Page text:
Fall 2020 Update: We have just completed our first Border Health Service Learning Institute via ZOOM during the fall semester.  We had 16 amazing students with a focus on farmworkers and the Yuma/Somerton/San Luis/San Luis Rio Colorado during the time of COVID.  The faculty included Kate Ellingson, Abby Lohr, Mario Trejo, Robert Guerrero and Jill Guernsey de Zapien.    Four teams of students had the opportunity to interview and work with a community partner and identify areas of service that the course can support.  We discussed comprehensive presentations on the root causes of migration and the history of immigration policies by Gail Emrick from SEAHEC and Bryna Koch, a DrPH doctoral student.   Our community partners included:  Yuma County Health Department, Campesinos sin Fronteras, Regional Center for Border Health, Centro Independiente de Trabajadores Agricola, and the Sonora-Arizona Binational Epidemiology team.  We learned about the strategies and challenges that each organization is facing and the many creative responses in the community.   The students identified four areas with materials that will be provided to all of the community partners.  Housing, transportation, quarantine, and community prevention.  It was indeed a new experience for all implementing service learning via ZOOM!

  • Tucson Family and Child Health is a week long one credit graduate level course for MPH and doctoral students which takes place in our own community and the border region of Nogales, Arizona.  Students, faculty, and community partners examine the fabric of the health and human services infrastructure serving our underserved populations and the policies that strengthen or challenge the quality of life in our community. For more information visit the Center for Rural Health web site.
  • MILAGRO (Migration Interprofessional Leading to Action and Growth) This course provides students from medicine, nursing, pharmacy, public health and social work with the opportunity to participate in a collaborative response to address migrant humanitarian needs in Southern Arizona. This 11 week one credit graduate level course includes training students to collaborate as part of an integrated team where they have the skills to work together, not just alongside others.  It also includes training students to look at community or population health issues in a holistic fashion. Interprofessional practice provides a framework for a more comprehensive examination of community issues and community solutions. Learning Objectives include: 1. Analyze the root causes of migration including the role of political and economic policies in Latin America and U.S. immigration policies.  2. Apply transcultural practice skills to role of the volunteer in government and humanitarian organizations in meeting the immediate needs of migrants in our community.  3. Practice interprofessional collaboration in developing solutions to promote community health. 4. Use systems thinking to describe and analyze how health is created and maintained by all of the services provided at the shelter.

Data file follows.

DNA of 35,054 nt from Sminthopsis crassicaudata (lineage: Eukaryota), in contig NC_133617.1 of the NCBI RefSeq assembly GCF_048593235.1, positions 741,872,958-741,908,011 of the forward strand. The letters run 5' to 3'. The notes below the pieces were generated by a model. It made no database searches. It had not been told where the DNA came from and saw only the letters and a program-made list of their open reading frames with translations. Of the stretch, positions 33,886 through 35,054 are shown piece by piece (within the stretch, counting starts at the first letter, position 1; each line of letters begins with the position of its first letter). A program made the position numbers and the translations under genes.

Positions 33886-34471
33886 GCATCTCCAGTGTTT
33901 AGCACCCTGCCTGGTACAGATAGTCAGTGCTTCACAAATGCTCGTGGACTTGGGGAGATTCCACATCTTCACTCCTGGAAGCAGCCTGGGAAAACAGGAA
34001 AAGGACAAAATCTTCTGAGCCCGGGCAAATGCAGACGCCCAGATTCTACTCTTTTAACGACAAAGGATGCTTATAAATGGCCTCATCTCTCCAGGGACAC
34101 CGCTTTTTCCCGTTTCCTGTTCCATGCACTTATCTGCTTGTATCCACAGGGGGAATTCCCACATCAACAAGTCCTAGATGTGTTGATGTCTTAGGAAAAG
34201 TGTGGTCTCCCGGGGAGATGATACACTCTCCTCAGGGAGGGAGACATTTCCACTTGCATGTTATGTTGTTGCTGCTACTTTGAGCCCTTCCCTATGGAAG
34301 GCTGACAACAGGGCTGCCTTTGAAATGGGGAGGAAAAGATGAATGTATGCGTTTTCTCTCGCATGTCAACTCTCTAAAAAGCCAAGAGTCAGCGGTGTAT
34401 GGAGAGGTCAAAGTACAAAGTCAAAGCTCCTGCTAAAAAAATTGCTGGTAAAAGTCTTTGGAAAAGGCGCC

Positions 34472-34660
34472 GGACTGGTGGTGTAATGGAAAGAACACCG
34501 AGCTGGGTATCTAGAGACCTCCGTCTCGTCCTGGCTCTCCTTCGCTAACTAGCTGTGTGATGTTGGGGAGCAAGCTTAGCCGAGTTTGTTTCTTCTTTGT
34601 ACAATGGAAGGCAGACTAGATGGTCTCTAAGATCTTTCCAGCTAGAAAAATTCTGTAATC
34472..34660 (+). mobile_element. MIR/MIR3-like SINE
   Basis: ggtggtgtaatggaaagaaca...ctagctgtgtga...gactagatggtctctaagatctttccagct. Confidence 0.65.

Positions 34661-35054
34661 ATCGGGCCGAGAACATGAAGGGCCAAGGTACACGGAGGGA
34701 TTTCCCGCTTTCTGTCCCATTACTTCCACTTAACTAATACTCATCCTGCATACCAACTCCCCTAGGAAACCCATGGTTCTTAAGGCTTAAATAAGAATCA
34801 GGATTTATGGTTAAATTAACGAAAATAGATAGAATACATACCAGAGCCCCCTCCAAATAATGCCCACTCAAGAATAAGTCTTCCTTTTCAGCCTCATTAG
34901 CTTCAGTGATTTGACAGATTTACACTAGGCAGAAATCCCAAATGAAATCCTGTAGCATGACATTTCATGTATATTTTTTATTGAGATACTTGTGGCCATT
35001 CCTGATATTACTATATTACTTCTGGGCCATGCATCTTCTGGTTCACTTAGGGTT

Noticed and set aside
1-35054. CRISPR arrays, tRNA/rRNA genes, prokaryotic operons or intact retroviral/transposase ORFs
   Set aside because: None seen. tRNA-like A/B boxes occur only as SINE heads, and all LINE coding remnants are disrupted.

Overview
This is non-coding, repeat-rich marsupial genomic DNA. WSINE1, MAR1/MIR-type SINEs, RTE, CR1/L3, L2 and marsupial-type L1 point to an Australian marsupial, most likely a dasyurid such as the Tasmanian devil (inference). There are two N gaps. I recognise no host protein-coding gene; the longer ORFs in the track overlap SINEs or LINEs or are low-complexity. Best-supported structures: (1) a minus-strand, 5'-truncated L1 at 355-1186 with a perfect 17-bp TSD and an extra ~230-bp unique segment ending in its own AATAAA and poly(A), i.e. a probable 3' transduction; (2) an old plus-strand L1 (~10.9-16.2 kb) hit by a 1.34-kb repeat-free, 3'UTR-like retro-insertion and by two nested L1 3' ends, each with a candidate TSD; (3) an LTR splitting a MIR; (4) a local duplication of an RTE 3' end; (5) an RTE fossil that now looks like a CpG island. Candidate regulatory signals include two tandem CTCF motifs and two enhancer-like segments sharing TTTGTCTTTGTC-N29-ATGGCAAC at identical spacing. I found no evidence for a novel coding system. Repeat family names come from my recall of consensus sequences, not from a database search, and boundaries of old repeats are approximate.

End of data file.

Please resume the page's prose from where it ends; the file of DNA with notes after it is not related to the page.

Fall 2020 Update: We have now completed our fourth cohort of interprofessional students who have participated in our Migrant Interprofessional Leadership for Action and Growth course. Twelve students participated in the course including students from public health, medicine, nursing and pharmacy at AHSC, ASU School of Social Work and University of Sonora Nursing Program. Our community partners included Casa Alitas, SEAHEC, and the Migrant Shelter in Hermosillo Service projects included the identification of books and development of materials on migration journeys for children and resource identification for Casa Alitas guests who are staying longer term in the community.

For more information contact Jill Guernsey de Zapien


LUCHA (Learning, Understanding, and Cultivating Health Advocacy) is a group collective in the UA Mel and Enid Zuckerman College of Public Health, which promotes health advocacy through policy education, service, and campus engagement amongst Arizona-local community and institutional settings. L.U.C.H.A. is composed of students, alumni, faculty, staff, and community members, students, who are interested in supporting the L.U.C.H.A. mission."LUCHA connects students to community service opportunities in order to cultivate awareness for border health and human rights issues in the U.S.-Mexico border region. More information is available on their Facebook page.

Immigration Dragnet and the Dispossession of Wealth in the US.pdf

Leaders Across Borders

An advanced workforce development program aiming to develop leadership skills in public health professionals in the US-Mexico Border Region. Leaders Across Borders was funded in 2010 by the United Sates-Mexico Border Health Commission (USMBHC). The curriculum was develop by the Mel and Enid Zuckerman COPH and the Mexican Section of the USMBHC.

The University of Arizona red triangle graphic